Only 71.7% of working age adults (18-65) are employed in Michigan
Yet some folks might not consider the actual ‘not employed’ number if going by articles which can be misread. Yesterday’s CapCon headline reads:
“There are 314,000 fewer people taking unemployment benefits than in 2009”
And it really sounds amazing!
Curiously, the hockey stick statistic starts at a time in 2009, two years before former governor Jennifer Granholm left office. And Inquiring minds might want to know what happened in those two years; or perhaps the story of a comeback under ‘certain’ leadership might be altered? Capcon notes:
There were 363,212 people collecting unemployment as of Jan. 24, 2009. That number dropped to 49,060 as of June 20, 2015, according to the U.S. Department of Labor.
“Michigan’s growing economy is putting people back to work,” said James Hohman, the assistant director of fiscal policy at the Mackinac Center for Public Policy. “Fewer people on unemployment insurance is one of the added benefits.”
But it means little, if anything.
It is a disappointing attempt to demonstrate a strong economy without other supporting statistics. (‘Because we say Michigan has a growing economy, it must. And one indicator that is dependent on many things – we don’t talk about – quite obviously reinforces that fact.’) It leaves out other relevant information, that tells another story.
Further in the article:
“In coming out of that era, the state experienced one of the steepest drops in unemployment rates in its history. The state’s unemployment rate went from 14.9 percent in June 2009 to 5.4 percent in April 2015. The unemployment rate was 5.5 percent in May.”
Yeah, a nearly 10% drop!
Drop all the phony baloney unemployed numbers ‘dropping,’ ‘rising,’ blah blah blah. The reality is that of the total population (est) 9,930,877 for 2015 in Michigan, only 4,486,864 are employed. Given that 22% are under 18, and 15% are 65 and over it leaves us with 63% working age; of which only 71.7% of those are employed. 4,486,864 of 6,256,453 working age adults (18-65 years)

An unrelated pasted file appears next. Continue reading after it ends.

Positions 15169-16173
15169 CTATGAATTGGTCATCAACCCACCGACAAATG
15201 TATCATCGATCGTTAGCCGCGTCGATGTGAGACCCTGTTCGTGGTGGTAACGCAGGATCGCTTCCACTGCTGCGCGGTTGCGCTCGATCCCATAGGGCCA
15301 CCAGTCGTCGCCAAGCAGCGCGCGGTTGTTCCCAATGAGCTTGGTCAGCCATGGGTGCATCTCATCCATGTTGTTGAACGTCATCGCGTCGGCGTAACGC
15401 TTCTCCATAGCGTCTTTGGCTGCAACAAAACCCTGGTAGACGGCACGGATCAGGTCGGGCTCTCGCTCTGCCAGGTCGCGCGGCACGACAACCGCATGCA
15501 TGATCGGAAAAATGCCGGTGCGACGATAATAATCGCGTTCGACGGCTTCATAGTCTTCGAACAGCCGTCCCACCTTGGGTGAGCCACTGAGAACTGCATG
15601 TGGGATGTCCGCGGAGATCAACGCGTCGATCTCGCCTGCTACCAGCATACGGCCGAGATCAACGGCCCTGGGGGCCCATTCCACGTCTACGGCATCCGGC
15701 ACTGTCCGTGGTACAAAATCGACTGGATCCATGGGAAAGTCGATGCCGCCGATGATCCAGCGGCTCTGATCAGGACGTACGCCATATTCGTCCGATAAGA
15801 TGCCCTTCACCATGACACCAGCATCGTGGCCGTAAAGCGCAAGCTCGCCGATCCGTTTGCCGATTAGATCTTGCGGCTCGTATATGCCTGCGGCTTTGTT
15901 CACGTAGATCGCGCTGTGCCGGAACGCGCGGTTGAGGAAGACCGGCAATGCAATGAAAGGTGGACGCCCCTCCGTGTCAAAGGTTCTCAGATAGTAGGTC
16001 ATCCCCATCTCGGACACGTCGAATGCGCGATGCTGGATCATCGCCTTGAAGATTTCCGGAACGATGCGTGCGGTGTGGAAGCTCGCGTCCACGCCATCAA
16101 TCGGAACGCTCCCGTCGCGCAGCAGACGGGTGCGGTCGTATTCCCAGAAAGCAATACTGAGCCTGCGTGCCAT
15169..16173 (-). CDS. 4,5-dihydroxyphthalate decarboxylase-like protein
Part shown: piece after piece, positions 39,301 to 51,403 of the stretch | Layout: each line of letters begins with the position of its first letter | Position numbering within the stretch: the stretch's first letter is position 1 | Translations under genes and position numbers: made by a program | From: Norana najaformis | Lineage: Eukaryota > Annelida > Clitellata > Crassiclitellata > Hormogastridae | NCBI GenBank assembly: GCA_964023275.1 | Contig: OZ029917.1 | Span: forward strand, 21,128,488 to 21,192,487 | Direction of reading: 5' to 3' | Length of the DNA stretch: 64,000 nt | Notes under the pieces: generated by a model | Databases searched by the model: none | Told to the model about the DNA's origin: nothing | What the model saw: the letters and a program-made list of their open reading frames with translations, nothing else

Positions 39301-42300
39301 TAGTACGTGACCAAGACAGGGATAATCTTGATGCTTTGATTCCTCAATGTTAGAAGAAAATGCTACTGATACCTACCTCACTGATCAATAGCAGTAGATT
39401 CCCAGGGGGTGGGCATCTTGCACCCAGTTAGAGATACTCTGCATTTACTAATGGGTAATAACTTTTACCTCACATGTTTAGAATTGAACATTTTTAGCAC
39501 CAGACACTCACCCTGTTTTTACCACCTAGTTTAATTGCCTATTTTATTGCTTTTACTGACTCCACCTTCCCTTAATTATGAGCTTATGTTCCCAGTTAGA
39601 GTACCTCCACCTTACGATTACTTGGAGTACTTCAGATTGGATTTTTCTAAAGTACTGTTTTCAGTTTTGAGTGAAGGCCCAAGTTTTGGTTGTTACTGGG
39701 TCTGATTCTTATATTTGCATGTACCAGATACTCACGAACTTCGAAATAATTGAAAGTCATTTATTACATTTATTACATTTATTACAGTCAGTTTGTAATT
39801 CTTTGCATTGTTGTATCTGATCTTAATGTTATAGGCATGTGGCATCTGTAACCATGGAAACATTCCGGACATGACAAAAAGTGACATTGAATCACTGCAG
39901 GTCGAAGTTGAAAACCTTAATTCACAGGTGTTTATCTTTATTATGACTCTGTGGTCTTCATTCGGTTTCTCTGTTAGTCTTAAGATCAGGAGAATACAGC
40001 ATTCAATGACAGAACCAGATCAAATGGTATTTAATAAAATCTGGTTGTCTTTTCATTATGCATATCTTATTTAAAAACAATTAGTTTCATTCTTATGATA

The ACTUAL number of working age unemployed is 28.3%
And THAT number does not indicate the number of hours worked. When we look at the current trends of business employment management, we find that hours are being cut to minimums to avoid government mandates; some of which seem to be supported by the current Michigan executive. From IBD a year ago.
“In the interest of an informed debate, we’ve compiled a list of job actions with strong proof that ObamaCare’s employer mandate is behind cuts to work hours or staffing levels. As of September 5th, our ObamaCare scorecard included 450 employers with more than 100 school districts among them. Recently, IBD explained that a big minimum wage hike alongside the employer mandate would add to pressure on employers to cut workers to part-time, complicating the goal of reducing inequality.”
They have also compiled an excel list of businesses and organizations with specific actions supporting the thesis.
Oh, and sorry CNN, nice propaganda attempt.
Reality on the ground is that there are likely more employees but working fewer hours. Add to this, the number of people who have simply abandoned job searches, and those who are working for less than they have made previously, and its hard to look at the “comeback” with any level of confidence. Perspective often times disagrees with spin.
But we all ‘know’ that stuff right?
So lets take a look at the actual changes from 2009 till 2015 that are the ‘alternative’ measuring sticks, shall we?
In 2009, the population of Michigan was 9,969,727, the number of working age adults (18-65) was 6,368,884, and the employed population was 4,882,810. (see historic data for independent confirmation) Revealing 76.7% of employable age adults had employment; with a 23.3% unemployment rate.
More simply, In 2009, 76.7% of working aged adults had jobs. Likely better jobs, and with more hours, and a good number of those had insurance that wasn’t a modified version of welfare. In 2015, 71.7% of working age adults have jobs. Percentage-wise, Michigan is back peddling, right?
Even leaving out the arguably subjective ‘better jobs’ premise, and allowing for some variance due to age shift, it hardly jumps the ‘relentlessly positive’ chasm presented by a misapplied study of jobless claims dropping by nearly 10%.